I have spent most of the weekend working on my workshop for AOTA’s Annual Conference & Exposition coming up in Philadelphia on Saturday April 1st at 8:00 a.m. (Session 302, Convention Center rooms 104AB). The title of the session is “Health Disparities, Social Justice and Occupational Therapy Intervention: Exploration and Application of Key Concepts.”
I submitted the conference abstract on a whim one afternoon. It took me less than an hour to write it as I have submitted abstracts many times and reviewed abstracts for the conference for over 20 years so I know what a good abstract includes, and it is a topic that I am passionate about.
I was excited to have the abstract accepted, despite the only comment from a reviewer that read “Boring. How many of these presentations can one conference support?” Gladly, I guess the answer was “At least one more.”
I don’t remember exactly why I decided to write and submit this abstract; but sitting here at my computer keyboard today I vaguely remember reading something that I read on social media and finding it objectionable. I remember thinking “Grrrr.” which is the expression I use to convey general disapproval and annoyance. I also remember thinking, “Okay, its about time.” This meant I decided it was about time to publicly reclaim my passion about the topics of health disparities, social justice and occupational therapy.
That last thought deserves explanation for two of the six regular followers of my blog (smile, appropriate self-deprecating humor) who don’t understand. In February of 2011 a discussion started on OTConnections regarding a motion to remove social justice from the AOTA Code of Ethics. What followed was a discussion lasting several years that was interesting, disappointing, enlightening, scary, thought provoking, challenging, exasperating, sometimes insightful, and confusing. The experience had a significant impact on me; so much so that I finally had to post to that I would no longer participate because I felt it (the context of the discussion thread) was unproductive and unsafe. That experience changed me; it caused me to learn and to grow. Overall, I don’t regret it. I am glad I had that experience.
Since that time I’ve spent less time promoting social justice ideas publicly within a professional context. I haven’t avoided public debates on ideas I feel strongly about (see anything on the AOTA Board of Director Position Statement on a single point of entry) and so still I can take a public whipping for a cause (grin); but I just had less energy to revisit social justice. Until now.
Much of the debate about the Code of Ethics included discussion of social justice as politics and forcing members to accept a philosophical ideal in their code of ethics that was counter to their personal beliefs. Today I am steering clear of that argument. One of the first things I did in outlining my workshop was to include information on objections to social justice to acknowledge that my world viewpoint is not the only valid one. However, it is the one I am focusing on in my workshop. I am also trying to quickly put to rest the question of “Is that occupational therapy?” by expanding on comments I made in 2015 in the American Journal of Occupational Therapy that read,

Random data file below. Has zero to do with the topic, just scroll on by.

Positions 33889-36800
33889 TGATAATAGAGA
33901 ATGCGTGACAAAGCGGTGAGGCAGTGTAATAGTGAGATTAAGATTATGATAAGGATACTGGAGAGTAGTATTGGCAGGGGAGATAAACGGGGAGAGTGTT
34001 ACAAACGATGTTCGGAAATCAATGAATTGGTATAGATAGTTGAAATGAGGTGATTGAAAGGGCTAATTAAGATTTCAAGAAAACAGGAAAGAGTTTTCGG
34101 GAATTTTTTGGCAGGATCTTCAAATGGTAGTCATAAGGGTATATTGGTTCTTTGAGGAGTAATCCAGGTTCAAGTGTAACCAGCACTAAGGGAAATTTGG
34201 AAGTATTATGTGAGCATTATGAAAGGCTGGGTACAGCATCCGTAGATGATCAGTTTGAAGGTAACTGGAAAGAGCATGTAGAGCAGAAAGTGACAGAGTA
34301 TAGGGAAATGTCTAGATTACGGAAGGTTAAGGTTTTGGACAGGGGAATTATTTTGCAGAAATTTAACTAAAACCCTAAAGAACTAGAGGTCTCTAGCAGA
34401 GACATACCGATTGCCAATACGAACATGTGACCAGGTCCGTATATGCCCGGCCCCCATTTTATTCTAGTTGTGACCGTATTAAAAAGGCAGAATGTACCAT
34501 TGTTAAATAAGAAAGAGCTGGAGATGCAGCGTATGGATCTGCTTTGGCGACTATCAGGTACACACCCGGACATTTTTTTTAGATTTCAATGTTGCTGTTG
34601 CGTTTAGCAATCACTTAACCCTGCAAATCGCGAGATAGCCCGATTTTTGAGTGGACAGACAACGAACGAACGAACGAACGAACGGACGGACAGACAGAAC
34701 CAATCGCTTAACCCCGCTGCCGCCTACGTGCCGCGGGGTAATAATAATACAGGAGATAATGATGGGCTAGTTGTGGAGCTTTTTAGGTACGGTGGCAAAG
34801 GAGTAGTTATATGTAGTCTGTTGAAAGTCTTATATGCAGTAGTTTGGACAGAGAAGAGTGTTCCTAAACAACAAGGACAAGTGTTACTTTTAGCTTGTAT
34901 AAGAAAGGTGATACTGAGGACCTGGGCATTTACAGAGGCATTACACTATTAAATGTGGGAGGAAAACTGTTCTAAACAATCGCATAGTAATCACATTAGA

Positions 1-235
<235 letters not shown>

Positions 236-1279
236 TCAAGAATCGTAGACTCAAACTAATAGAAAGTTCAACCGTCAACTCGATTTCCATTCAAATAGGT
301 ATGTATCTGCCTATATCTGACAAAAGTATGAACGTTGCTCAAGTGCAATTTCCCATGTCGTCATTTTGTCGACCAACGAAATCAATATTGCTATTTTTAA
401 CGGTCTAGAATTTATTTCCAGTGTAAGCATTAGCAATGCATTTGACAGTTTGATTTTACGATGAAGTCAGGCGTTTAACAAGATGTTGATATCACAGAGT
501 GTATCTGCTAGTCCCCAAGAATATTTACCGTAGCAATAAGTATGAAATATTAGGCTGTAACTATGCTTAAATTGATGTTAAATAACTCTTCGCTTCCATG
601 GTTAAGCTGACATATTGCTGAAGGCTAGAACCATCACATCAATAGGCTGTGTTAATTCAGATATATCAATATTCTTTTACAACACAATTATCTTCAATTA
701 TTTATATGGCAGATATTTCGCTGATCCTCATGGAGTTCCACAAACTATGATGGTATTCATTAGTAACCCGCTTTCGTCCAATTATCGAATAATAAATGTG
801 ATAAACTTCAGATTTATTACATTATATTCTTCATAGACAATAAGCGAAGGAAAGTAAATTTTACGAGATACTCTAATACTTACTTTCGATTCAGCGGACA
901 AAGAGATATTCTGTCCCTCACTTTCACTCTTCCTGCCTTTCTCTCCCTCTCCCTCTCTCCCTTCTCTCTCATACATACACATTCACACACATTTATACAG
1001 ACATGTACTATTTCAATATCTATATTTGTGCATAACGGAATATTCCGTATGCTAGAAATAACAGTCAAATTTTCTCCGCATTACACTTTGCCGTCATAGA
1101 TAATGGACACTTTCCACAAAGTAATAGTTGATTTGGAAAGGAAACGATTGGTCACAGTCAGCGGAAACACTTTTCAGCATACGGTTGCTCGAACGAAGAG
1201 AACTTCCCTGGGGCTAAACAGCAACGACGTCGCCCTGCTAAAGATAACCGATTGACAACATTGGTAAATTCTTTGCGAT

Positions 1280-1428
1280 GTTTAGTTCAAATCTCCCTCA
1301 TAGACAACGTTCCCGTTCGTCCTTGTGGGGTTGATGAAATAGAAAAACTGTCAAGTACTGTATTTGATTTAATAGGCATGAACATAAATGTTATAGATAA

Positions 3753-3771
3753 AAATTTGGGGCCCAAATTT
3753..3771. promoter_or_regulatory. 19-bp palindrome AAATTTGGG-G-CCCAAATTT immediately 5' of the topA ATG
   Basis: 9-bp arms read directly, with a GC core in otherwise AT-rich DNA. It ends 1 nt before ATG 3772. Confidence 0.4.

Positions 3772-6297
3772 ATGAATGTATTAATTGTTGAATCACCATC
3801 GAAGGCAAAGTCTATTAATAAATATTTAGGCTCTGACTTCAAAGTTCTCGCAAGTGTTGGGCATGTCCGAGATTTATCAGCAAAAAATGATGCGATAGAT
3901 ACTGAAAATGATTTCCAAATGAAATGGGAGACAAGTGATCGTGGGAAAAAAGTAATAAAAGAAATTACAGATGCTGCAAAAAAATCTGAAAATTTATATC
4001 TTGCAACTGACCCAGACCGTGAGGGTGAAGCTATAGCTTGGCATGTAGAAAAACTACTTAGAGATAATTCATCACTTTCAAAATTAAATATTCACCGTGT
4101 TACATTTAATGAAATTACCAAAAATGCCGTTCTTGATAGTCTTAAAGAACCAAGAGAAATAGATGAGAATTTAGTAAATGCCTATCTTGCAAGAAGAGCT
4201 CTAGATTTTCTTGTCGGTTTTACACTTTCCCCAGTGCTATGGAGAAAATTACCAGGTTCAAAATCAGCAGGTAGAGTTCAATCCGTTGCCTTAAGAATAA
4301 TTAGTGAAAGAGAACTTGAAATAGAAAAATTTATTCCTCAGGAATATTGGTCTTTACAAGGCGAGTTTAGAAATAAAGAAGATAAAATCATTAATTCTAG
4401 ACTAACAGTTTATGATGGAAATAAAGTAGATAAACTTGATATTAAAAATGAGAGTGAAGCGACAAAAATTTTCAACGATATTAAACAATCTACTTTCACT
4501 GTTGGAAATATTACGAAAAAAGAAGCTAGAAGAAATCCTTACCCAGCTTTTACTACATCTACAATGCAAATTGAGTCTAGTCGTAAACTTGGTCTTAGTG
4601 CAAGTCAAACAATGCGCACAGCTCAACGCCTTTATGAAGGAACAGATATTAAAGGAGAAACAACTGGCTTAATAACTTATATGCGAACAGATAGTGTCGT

“As a profession, occupational therapy has moved beyond the question “Is that occupational therapy?” to the equally important questions of “Is that something that occupational therapy practitioners can do?” “Can occupational therapy make an important contribution in this area?” and “How can we demonstrate our distinct value through contributions to population health?” (Braveman, 2015, pg. 4)?.
I am including this simple framework to acknowledge that we can address health disparities and social justice in therapy, and within our general practice as occupational therapy practitioners, or as a societal action informed by our position as an occupational therapy practitioner.
I feel energized to be thinking about social justice as an occupational therapy practitioner again. I am excited to be putting my name on a presentation at our annual conference, especially the conference celebrating our Centennial Anniversary as a profession in the United States. I am equally energized by writing and talking about global perspectives on health disparities and social justice as a clear nod to the fact that American occupational therapy practitioners are not the center of the world on justice issues and that despite the greatness of American society and of American occupational therapy practice we can learn much from our colleagues around the globe.
Yes, with all the things going on in American society today, it is definitely about time to revisit social justice and occupational therapy. I look forward to sharing my passion and my thinking with colleagues on April 1st. Even better, I look forward to leaving the workshop knowing more than when I went in.
Happy 100th birthday U.S. colleagues! Hope to see you in Philly!
The opinions expressed in my blog are personal and neither represent the views of my employer nor any organization.